Venus continues to dominate the morning sky in the east, but appears slightly lower in the sky each morning as it pulls ahead of us in its orbit.
The waning crescent Moon will appear near Venus the the star Aldebaran on the mornings of July 19th and 20th. The New Moon will be on the 23rd.
Jupiter and Saturn appear in the south-southwestern sky after sunset; Jupiter will appear slightly lower in the western sky each day as the Earth pulls ahead of Jupiter in its orbit.
The constellations Pegasus and Andromeda appear low in the northeast sky after sunset; the wispy cloud of M31, the Andromeda galaxy, makes a good target for telescope observers.
M31 is the nearest major galaxy to the Milky Way. It is 2.5 million light years distant, and heading straight at us; in a little over 4 billion years, it will collide with the Milky way, and the two galaxies will merge into a large elliptical galaxy.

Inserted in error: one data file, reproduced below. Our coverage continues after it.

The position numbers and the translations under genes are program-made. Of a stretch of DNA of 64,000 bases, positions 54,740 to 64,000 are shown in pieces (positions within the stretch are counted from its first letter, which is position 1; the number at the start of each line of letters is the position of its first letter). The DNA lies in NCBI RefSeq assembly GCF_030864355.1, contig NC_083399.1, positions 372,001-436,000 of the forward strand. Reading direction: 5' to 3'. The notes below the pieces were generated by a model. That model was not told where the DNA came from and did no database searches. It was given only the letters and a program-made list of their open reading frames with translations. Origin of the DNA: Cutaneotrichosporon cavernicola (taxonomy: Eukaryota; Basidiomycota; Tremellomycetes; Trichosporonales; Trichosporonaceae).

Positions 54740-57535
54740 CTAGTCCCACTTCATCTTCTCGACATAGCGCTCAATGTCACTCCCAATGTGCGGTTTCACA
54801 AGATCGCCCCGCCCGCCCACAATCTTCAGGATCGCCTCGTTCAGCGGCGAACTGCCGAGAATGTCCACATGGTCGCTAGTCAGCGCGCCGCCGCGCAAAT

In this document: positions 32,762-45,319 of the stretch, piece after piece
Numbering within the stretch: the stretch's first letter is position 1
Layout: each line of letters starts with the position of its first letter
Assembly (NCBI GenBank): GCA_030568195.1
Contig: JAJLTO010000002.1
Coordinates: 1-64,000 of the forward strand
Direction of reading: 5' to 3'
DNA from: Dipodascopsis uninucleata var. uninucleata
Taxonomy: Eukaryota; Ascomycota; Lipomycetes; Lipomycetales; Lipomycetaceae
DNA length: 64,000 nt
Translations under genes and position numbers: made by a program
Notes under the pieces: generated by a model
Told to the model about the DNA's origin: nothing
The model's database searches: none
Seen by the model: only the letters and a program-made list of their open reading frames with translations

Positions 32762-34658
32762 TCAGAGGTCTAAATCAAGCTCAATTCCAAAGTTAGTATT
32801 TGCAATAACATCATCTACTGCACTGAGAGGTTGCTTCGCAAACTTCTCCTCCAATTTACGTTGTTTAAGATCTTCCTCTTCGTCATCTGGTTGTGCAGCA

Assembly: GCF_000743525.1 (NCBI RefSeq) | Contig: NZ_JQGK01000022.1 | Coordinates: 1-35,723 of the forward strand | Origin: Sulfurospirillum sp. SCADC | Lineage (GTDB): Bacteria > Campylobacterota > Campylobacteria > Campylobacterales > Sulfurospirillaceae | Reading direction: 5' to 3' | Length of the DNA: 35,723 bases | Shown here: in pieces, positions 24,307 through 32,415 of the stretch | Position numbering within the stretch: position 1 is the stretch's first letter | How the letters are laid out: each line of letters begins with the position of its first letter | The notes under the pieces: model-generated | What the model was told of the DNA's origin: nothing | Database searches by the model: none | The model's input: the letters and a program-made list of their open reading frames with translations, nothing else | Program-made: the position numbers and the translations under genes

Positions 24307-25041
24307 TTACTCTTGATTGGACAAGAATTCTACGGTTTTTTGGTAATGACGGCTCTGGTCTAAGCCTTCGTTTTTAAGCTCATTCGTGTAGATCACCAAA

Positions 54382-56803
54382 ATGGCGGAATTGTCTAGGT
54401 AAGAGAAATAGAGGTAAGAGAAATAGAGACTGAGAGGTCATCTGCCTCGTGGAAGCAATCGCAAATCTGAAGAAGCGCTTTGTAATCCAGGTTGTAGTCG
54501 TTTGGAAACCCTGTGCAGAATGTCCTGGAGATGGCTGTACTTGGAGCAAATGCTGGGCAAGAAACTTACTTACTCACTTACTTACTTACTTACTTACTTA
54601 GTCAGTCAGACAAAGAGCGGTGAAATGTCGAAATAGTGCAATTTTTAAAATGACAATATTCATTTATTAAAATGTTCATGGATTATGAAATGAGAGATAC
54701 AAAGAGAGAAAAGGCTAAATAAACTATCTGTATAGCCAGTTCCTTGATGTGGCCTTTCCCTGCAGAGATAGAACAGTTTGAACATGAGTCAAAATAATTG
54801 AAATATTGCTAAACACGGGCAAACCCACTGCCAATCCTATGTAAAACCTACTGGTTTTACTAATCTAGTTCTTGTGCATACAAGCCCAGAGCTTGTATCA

Don’t expect M31 to look like this time-exposure image in your backyard telescope tho – it typically appears as a circular blue-greenish cloud, surrounded by a larger and dimmer cigar-shaped cloud.
In January of 2015, the Hubble Space Telescope team released this GIANT mosaic image of the Andromeda galaxy. There is a clickable-version that lets you explore a 48,000-light-year-long swath of the Andromeda galaxy in exquisite detail.